Every day when Laylee gets off the bus, she and Magoo run down the hill to our house at top speed, scaring me to death and forcing me to cup my hands and yell, “SLOW DOWN. YOU’LL FALL AND BREAK YOUR ARM.” I mean it in the, “You’ll poke your eye out” sense. I don’t ever really expect them to break their arms.
So yesterday she got off the bus and Magoo took off like a shot. Laylee soon followed after him but hadn’t gone 10 feet when she tripped and went sliding down the asphalt. She began to scream as she often does when road rash attacks. I sort of pregnant jogged over to her to offer some sympathy and she sobbed, “Please carry me down the hill. I broke my ARM!”
“Yeah,” I thought, “I broke mine too.”
“Okay, honey. Let’s walk home and we’ll have a look at your arm, maybe put some arnica on it. I can’t carry you because I’m pregnant and you weigh too much. You can make it.”
She was a bit hysterical and I could see scrapes all over her legs. I knew they stung but I just couldn’t face carrying her the long way home.
“CARRY ME PLEASE! IT’S BROKEN!”
Then she rolled over and I saw her arm, all sort of wavy and visibly broken.
I carried her.
I was fairly calm, telling her it would be okay and commanding Magoo to go next door where our neighbor was working from home and tell Steffen we needed him. Steffen came out and offered to come with us to the ER but I asked him to take Magoo for me instead and went inside. When Steffen was so concerned and sweet to us, I fell apart and started bawling, which did not do much to calm Laylee’s fears.
Friday had been my big cleaning day and I was greasy and sweaty and wearing a tent-like shirt and low-riding old sweat pants. I had no makeup on, having planned a shower as soon as the house was clean.
I laid Laylee on the couch with my friend Candice whom I was paying to clean the bathrooms at the time and went into the other room to fall apart a bit more, while calling Dan on every number I could think of. I was not un-hysterical and he wasn’t answering so I got the patient into the car, reclined her seat, elevated her arm and ran inside to at least change out of my sweats.
For the last week or more I had gotten up every morning, showered, dressed, blow-dried my hair, curled it and put on make-up, whether I was going out or not. The one day I didn’t, I had to take my baby to the ER. It’s not just vanity that made me take the extra 2 minutes to change. There’s a part of me that thinks our care won’t be as good or they’ll be more likely to suspect abuse if I look like a shlep.
In the car, I took a mini shower with baby wipes while driving and calling Dan and all of his co-workers repeatedly. My tears were silent and Laylee was calming down. As I dialed I reassured her that it would be fine, and how cool that she would get a cast, and I’d always wanted a cast, and Daddy would meet us soon and he’d bring us lunch. As I drove by the fire station, I realized that I had not put any ice on the injury so I pulled in and flagged down a couple of fire fighters who were walking into the building. Again I lost it and bawled and begged for ice. They offered to drive me to the ER in the rig and spoke calming words to Laylee. When I declined the “rig” offer, they looked me in the eyes and walked me through the steps I needed to take to get her safely there. It’s like they were trained or something. “You know her birth date and medical history, right? You know where the hospital is? See. You have all the tools you need. You can do this. Just concentrate and stay calm and you’ll be fine.”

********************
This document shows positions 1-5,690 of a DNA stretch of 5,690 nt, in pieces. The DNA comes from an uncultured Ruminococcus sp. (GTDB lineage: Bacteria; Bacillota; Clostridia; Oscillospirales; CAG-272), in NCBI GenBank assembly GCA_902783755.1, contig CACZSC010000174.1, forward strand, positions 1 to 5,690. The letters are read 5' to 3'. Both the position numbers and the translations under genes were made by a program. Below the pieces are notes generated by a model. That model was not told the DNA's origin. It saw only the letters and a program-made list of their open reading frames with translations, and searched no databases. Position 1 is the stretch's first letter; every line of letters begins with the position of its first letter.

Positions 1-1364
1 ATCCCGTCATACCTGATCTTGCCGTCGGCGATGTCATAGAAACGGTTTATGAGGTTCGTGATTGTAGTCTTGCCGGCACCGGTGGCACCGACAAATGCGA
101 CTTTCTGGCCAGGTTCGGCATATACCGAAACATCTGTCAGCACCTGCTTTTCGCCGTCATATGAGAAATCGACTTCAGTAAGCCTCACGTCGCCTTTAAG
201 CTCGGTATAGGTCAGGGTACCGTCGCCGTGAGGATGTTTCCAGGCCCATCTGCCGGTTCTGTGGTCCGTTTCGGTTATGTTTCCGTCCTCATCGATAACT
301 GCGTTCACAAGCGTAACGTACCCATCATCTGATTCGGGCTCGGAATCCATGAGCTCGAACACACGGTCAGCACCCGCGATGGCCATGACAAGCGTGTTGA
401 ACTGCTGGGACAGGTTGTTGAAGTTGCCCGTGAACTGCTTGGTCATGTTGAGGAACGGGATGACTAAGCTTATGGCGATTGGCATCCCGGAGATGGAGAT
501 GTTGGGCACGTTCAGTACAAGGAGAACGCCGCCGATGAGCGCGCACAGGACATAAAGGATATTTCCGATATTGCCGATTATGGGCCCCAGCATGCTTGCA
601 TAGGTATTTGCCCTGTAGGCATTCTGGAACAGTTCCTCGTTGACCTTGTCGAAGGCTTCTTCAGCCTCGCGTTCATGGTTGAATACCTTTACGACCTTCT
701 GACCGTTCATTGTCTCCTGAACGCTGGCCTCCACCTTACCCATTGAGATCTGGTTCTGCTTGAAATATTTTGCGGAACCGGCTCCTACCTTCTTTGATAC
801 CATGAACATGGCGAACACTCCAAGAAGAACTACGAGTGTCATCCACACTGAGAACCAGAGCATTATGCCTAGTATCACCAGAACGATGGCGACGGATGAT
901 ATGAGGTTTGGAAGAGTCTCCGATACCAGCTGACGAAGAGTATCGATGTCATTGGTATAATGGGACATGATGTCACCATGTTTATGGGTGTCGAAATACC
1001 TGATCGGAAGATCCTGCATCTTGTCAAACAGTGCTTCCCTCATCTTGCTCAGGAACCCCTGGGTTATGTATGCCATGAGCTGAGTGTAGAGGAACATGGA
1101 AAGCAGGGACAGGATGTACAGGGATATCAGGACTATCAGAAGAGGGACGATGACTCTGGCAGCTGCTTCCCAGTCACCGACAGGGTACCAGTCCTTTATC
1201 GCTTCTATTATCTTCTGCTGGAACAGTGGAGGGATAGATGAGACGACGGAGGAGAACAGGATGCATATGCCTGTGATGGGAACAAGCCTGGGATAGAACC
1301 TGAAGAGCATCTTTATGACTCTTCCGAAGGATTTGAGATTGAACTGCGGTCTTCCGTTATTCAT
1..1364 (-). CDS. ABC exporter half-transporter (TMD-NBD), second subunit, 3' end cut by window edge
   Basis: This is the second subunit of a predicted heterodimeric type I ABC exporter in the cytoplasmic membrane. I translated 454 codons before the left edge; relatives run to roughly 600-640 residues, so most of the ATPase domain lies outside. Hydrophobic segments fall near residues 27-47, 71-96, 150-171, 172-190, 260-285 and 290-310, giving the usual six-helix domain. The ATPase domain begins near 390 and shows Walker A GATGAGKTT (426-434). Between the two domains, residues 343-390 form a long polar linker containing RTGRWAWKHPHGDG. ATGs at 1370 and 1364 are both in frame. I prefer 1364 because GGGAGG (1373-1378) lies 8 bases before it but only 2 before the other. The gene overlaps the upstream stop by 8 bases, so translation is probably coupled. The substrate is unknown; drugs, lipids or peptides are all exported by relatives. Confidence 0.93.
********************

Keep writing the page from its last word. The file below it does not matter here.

So I did. Eventually I got ahold of Dan and a few minutes after Laylee and I were checked in, he arrived with a Happy Meal that she was not allowed to eat because they were worried she’d vomit or pass out or something. They didn’t ever really explain, just said she couldn’t eat or drink until they were done. I slipped into the hall to chow… for the baby while Dan chattered away, ignoring her twisted arm, lying limp under the ice pack.
We talked to about a million check-in people, nurses and doctors and each one would ask her why she was there. She’d tell them her arm was broken and they’d give her that sweet, “Yeah sure” smile and say, “Oh yeah? Let me have a look.” Then she’d pull back the blanket, they’d flinch just a bit, replace the blanket, nod and ask the next question, “How did you do this honey?”